The sc*m is still going on ... Amazon Sponsored Discount


#4

There are plenty of naive/trusting sellers who believe an "Amazon Sponsored Discount " can be trusted.
They learn the hard way that it can’t but the the seemingly irrevocable damage is already done.
I know UPS is the bad guy but Amazon is promoting them & just throws the sellers to the wolves when there’s a problem.


#5

First off, Googling your customers is a violation of the ASBSA, and it is really creepy and completely unnecessary and unwarranted. However, you have the right to be a creeper and to breach your Amazon contract. However, there maybe consequences. That doesn’t mean that I’m running to Uncle Andy every time some Seller does something they shouldn’t.

Secondly, UPS does surcharges. Amazon just passes them along. You are free & 21, if you don’t want Amazon’s dollar, you don’t have to take it. Go ahead, spend a dime more and ship it USPS, I don’t care. I have no problem taking Uncle Andy’s money.


#6

minimal discount to begin with. Might as well use Priority if it gets there faster anyway.


#7

We did this with a couple of thousand orders and only about a dozen adjustments came back. If you sell enough, then it is worth it.


#8

When you run a mail order business, one of the decisions you make is how you ship your items.

Inputs to the process include

Cost
Delivery Time
Handling
Reliability.

They also include safe packaging requirements.

Some merchandise might allow you to make your decision solely on one or another of the factors, and will tolerate making a decision based on one of the factors and change for each shipment.

Many other sellers find they need to standardize on one carrier they know well, both from a service and a customer service point of view.

As those great business people - Click and Clack often reminded us “The stingy man pays the most”.


#9

Hey,

Here is thread in US Announcements about Amazon Sponsored Discounts you should check out.

I would also recommend checking out Amazon Sponsored Discount to learn more and go to Buy Shipping to learn more about its benefits.


#12

It is not the issue of $$$,

It is about what is right, and what is wrong.

Amazon should never make such a stupid mistake, and then blamed Amazon’s own mistake on the seller.


#13

Don’t you read the terms you agree to?

Terms and Conditionsr

We reserve the right to adjust charges after they are initially posted to reflect adjustments by the applicable carrier or other service provider.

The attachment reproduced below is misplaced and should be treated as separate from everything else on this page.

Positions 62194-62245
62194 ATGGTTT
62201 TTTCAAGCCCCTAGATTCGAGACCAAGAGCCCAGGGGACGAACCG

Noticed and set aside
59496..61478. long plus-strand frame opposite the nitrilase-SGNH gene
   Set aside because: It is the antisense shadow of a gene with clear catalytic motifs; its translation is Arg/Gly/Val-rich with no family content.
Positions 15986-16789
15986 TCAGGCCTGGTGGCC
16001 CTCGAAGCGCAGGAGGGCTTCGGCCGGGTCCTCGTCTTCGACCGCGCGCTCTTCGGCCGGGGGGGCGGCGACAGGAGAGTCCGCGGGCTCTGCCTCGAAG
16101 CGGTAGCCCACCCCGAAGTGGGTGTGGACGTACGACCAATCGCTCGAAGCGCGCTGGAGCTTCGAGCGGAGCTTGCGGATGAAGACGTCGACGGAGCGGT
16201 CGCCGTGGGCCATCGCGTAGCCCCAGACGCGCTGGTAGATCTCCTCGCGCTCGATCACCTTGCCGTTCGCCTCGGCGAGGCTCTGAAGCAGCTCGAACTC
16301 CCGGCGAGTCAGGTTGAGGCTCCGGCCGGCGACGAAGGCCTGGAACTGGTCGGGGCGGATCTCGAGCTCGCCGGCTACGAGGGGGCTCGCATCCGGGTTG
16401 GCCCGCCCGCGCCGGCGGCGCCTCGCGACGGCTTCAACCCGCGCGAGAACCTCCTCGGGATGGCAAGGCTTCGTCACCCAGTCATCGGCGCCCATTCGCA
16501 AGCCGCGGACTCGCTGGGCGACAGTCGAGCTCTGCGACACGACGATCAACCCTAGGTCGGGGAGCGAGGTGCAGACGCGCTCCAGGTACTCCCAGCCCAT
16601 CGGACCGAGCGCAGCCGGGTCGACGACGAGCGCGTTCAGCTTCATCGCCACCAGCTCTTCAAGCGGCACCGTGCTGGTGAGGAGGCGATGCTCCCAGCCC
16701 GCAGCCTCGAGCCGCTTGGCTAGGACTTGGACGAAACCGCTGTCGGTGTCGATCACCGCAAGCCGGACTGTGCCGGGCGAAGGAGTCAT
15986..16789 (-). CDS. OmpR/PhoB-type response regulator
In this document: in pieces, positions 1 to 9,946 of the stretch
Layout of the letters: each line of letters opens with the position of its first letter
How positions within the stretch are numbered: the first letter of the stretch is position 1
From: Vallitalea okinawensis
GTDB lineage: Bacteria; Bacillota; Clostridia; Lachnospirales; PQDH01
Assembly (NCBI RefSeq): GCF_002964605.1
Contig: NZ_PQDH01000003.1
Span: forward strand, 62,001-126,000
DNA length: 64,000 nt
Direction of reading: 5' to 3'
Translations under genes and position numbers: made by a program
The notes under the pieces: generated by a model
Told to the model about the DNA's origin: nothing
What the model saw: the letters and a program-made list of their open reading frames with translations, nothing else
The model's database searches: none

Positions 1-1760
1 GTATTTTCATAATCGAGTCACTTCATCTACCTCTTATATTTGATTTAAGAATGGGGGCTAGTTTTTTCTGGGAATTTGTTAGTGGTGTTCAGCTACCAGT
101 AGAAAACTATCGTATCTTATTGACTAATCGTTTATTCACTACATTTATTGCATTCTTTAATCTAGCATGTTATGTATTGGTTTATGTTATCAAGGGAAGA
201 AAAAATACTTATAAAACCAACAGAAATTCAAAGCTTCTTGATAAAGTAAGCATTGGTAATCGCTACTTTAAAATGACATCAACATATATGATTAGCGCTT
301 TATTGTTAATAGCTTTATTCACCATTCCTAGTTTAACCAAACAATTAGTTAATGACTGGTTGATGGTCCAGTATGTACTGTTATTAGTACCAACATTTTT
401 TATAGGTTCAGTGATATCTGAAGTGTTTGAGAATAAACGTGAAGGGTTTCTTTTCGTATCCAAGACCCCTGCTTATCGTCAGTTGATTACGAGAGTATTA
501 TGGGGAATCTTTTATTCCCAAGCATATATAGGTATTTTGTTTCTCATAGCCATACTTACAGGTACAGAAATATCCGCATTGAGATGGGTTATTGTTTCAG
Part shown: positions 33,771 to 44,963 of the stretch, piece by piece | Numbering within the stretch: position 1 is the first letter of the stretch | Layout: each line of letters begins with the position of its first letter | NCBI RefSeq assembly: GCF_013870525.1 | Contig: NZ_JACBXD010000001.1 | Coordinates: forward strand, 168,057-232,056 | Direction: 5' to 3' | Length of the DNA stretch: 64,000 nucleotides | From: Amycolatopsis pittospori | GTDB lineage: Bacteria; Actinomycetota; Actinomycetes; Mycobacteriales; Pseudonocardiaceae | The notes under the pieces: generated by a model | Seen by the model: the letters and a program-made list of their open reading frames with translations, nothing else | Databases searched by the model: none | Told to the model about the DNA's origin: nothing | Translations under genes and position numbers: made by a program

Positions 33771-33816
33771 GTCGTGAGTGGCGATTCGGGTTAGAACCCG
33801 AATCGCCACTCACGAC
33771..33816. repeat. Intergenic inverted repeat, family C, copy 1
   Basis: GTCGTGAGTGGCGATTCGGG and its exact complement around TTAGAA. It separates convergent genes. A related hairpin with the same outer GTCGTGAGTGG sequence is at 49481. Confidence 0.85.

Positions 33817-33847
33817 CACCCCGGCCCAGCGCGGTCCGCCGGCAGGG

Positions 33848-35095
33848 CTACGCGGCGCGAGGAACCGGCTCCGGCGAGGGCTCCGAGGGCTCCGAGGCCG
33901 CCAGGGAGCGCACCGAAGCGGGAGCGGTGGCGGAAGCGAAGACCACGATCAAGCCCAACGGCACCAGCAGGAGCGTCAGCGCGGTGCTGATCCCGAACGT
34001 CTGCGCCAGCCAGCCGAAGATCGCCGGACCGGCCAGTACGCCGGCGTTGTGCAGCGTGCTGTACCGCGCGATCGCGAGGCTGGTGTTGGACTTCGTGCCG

Third-party service terms apply . Your purchase and use of delivery and related services are also subject to the policies, terms, conditions and other agreements between you and the applicable carrier or other service provider. You are responsible for reviewing and complying with them


#14

I enjoyed listening to them, even though I didn’t/don’t repair cars!


#15

Agree with some of your post to Beth (appears she doesn’t get it) but feel it’s UPS that’s the villain. However Amazon not helping those wrongly charged by UPS and just passing the buck is wrong makes them complicit IMHO. There needs to be a way a seller who is wrongly charged by UPS to be reimbursed otherwise Amazon needs to stop sponsoring UPS.


#16

Exactly.

If Amazon offered a specific price, that should be the price and not " amazon can charge an adjustment if Amazon had *-up "

It’s not ups’ or our’s fault, but Amazon miss-quoted the price in error. If Amazon felt it’s OK to so that, then should the sellers do the same to the buyer? By sending a nice message, somthing like " Dear Amazon customer, because you are located in the " Super Rural Residential Delivery Area ", therefore, there will be an additional $2.25 charge you are responsible …


#17

I agree and would like to add address correction charges should 100% be paid by Amazon. For obvious reasons.


#18

I would not call it a scam, but rather call it what it is… lazy programming.

UPS has excel spreadsheets on their sites that list all the zipcodes in the US that are subject to rural DAS and Remote Area charges.

There is really no reason why Amazon cannot simply cross reference the Zip code of the delivery address and add in the surcharge when they calculate the shipping cost.

As it is now, if I want to use UPS I need to look up every zipcode to be sure I am not going to get hit with an additional charge, sometimes for more than the original discounted shipping.

From earlier in 2022-

Remote Area Surcharges:
Remote Area Surcharge for Alaska $34.50
Remote Area Surcharge for Hawaii $12.00

Delivery Area Surcharges:
Ground Commercial $3.40
Ground Commercial Extended $4.10
Ground Residential $4.80
Ground Residential Extended $6.50


#19

Just to add, when you use UPS WorldShip (their PC software), on the doc tab (an additional part of a label that lists the shipment information) it says something like: “shipment cost is just a quote, may be different on bill.”

It would appear that Amazon’s UPS account is the same. The trick is this: does Amazon explicitly state that what you see on Buy Shipping is what the cost is? Or do they have a “subject to change” clause?


#20

Why not just make the quoted price accurate including surcharges? Seems like all confusion would be resolved.


#21

How can you find out if you are being charged that extra fee? What does it show up as in your transactions?


#22

Because contrary to what others have posted, not all surcharges are identified prior to printing your label. Sometimes, they happen later. Remote area surcharges can be applied to places like Effingham, NH or Russell, NE if a truck isn’t going that way on the day it is supposed to and has to be rerouted. It helps to defray the drivers wages, fuel, and vehicle expenses.


#23

No taxation without representation. I demand transparent pricing.


#24

Then USPS


#27

Meh… Even they will charge you on the backend